2. Embrace omega-three fatty acids. Omega-three fatty acids are found primarily in oily fish (such as salmon, mackerel, certain tuna) and to a smaller degree in flaxseed, walnuts and in algae. Omega-three fatty acids protect against depression because of how omega’s affect neurotransmitter pathways in the brain. Depression is also associated with low or lower levels of omega-three fats in the blood. Eating healthy fatty fish a few times per week is proactive as is supplementing with one to two grams of fish oil per day for a positive mood state.

3. Eat your greens! Green leafy vegetables are our best source of folate. Folate is also found in dietary supplements. The best supplement form of folate may just be L-3-methylfolate. Data from studies evaluating the Mediterranean diet have found that the rate of depression in both men and women were significantly higher when dietary folate intake levels were low. The study also found a similar relationship between mood states and B12 intake. Foods rich in folate and or B12 (eat a combo of these daily) include legumes, nuts, seeds, fruits, green leafy vegetables and in low-fat or lean meats, fish and dairy.

4. Sun yourself. Yes, the sun is a source of positive energy. In fact, our body makes the essential vitamin D from the initial action of vitamin D. Part of vitamin D’s function in the body include serotonin production. Vitamin D is also found fortified in foods or as a dietary supplement. Remember, maintaining levels of serotonin affect mood states as well as the interactions between your moods and how the body feels

5. Minerals are important too. In fact, dietary selenium intake is also known to affect mood states.  Selenium is found in fish, nuts and seeds, lean meats, whole grains, beans/legumes and low-fat dairy. The theme of foods for a positive mood is evident to this author.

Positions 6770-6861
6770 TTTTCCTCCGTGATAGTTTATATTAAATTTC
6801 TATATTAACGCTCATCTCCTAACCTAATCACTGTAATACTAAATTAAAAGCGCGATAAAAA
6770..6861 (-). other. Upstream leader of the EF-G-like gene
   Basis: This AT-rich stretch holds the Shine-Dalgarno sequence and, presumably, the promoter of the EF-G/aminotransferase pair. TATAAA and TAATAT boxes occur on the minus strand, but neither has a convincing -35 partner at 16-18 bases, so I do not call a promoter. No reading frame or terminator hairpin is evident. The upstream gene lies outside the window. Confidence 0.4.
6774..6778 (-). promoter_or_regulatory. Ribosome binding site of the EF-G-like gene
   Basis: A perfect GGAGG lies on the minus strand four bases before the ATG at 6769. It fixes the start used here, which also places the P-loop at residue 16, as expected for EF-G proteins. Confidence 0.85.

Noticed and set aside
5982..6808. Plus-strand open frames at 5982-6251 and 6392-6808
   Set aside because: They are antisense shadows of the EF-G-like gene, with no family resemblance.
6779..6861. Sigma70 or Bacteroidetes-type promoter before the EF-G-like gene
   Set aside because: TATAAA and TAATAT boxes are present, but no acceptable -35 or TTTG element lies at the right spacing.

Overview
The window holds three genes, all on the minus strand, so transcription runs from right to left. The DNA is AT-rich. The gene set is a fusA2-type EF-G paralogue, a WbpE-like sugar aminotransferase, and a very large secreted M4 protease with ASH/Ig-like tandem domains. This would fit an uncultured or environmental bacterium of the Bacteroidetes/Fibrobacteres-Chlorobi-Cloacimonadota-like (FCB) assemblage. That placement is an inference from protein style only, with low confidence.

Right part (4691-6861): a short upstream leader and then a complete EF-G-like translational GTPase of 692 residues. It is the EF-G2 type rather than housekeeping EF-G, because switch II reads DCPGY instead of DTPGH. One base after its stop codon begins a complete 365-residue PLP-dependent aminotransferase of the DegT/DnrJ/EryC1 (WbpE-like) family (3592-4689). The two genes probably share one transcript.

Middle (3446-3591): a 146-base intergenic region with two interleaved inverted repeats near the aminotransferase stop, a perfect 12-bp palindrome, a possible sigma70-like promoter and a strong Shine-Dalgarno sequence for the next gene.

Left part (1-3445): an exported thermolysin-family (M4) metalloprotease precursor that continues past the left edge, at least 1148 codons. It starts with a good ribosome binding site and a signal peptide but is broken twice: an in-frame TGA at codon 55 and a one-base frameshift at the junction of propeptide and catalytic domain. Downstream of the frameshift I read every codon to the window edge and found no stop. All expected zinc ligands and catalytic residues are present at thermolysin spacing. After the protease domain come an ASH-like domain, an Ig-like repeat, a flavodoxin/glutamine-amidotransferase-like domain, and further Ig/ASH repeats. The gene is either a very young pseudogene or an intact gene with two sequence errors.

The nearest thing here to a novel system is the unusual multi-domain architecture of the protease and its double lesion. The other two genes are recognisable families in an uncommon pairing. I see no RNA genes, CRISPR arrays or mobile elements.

6. While this last tip is not about a food, it is totally something that affects how your mood states are and in fact, chemically alters the relationship between your two brains and resultant mood states. In fact, exercise (besides being good for your heart) also bolsters serotonin levels and is one method to also deal with stressors.  Including some form of exercise daily in your life can help balance mood states and make your two brains get along just fine.


The take home tips from this article include the acknowledgement that without doubt, our guts are our second brain. This second brain has a direct relationship with our real brain. The relationship includes how moods affect your gut and how the gut affects mood states. The reality of physical feelings, mood states and nutrient intake is real. The field of neuro-gastroenterology along with neuro-gastro-psychiatry and psychology are growing as these mind-body relationships are becoming better known. Eating a diet with a wide variety of foods, use of certain dietary supplements and exercise are the key means to maintaining a positive relationship between your two brains. Adding in cognitive therapy or talk-therapy also aids for those people who are having real bad flare ups and where diet alone is not having the desired effects.

If you are a person who often has pains or disturbances along your gut and your mood is not always a balanced or great one, addressing the mind-body connection may just be the answer that solves your woes. This is an exciting field.  I’m sure you’ll be hearing more about the food-mood or gut-brain connection in the coming months.

For more great information and useful health articles and tips, keep checking Dr. Kalman’s blog right here at Digital Muscle and be sure to follow his social media (listed above).








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Dr. Kalman has been involved in over 100 clinical trials within the pharmaceutical, medical and nutrition fields, having published over 50 abstracts & more than 25 peer-reviewed manuscripts. Dr. Kalman earned a Doctorate in exercise and nutritional biochemistry and is an active member or spokesperson with many organizations (ISSN, NSCA, APS, ACSM, etc.) and a co-founder of The International Society of Sports Nutrition.